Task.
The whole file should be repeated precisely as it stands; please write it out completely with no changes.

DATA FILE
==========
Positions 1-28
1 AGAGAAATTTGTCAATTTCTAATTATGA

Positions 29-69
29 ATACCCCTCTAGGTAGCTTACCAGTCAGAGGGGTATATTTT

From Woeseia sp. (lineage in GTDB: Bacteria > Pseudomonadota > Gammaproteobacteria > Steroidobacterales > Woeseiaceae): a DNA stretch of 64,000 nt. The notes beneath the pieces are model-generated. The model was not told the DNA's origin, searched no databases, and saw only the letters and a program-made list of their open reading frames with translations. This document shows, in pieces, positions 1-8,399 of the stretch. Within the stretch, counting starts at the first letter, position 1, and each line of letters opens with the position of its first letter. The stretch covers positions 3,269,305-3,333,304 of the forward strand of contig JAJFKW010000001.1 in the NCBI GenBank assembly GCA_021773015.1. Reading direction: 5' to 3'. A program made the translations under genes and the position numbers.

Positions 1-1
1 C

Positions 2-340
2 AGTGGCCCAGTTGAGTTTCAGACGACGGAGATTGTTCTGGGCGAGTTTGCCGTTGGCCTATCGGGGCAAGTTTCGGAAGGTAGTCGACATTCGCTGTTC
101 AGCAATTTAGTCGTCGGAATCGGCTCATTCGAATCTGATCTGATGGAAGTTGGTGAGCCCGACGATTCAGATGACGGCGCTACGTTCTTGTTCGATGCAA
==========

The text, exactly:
Positions 1-28
1 AGAGAAATTTGTCAATTTCTAATTATGA

Positions 29-69
29 ATACCCCTCTAGGTAGCTTACCAGTCAGAGGGGTATATTTT

From Woeseia sp. (lineage in GTDB: Bacteria > Pseudomonadota > Gammaproteobacteria > Steroidobacterales > Woeseiaceae): a DNA stretch of 64,000 nt. The notes beneath the pieces are model-generated. The model was not told the DNA's origin, searched no databases, and saw only the letters and a program-made list of their open reading frames with translations. This document shows, in pieces, positions 1-8,399 of the stretch. Within the stretch, counting starts at the first letter, position 1, and each line of letters opens with the position of its first letter. The stretch covers positions 3,269,305-3,333,304 of the forward strand of contig JAJFKW010000001.1 in the NCBI GenBank assembly GCA_021773015.1. Reading direction: 5' to 3'. A program made the translations under genes and the position numbers.

Positions 1-1
1 C

Positions 2-340
2 AGTGGCCCAGTTGAGTTTCAGACGACGGAGATTGTTCTGGGCGAGTTTGCCGTTGGCCTATCGGGGCAAGTTTCGGAAGGTAGTCGACATTCGCTGTTC
101 AGCAATTTAGTCGTCGGAATCGGCTCATTCGAATCTGATCTGATGGAAGTTGGTGAGCCCGACGATTCAGATGACGGCGCTACGTTCTTGTTCGATGCAA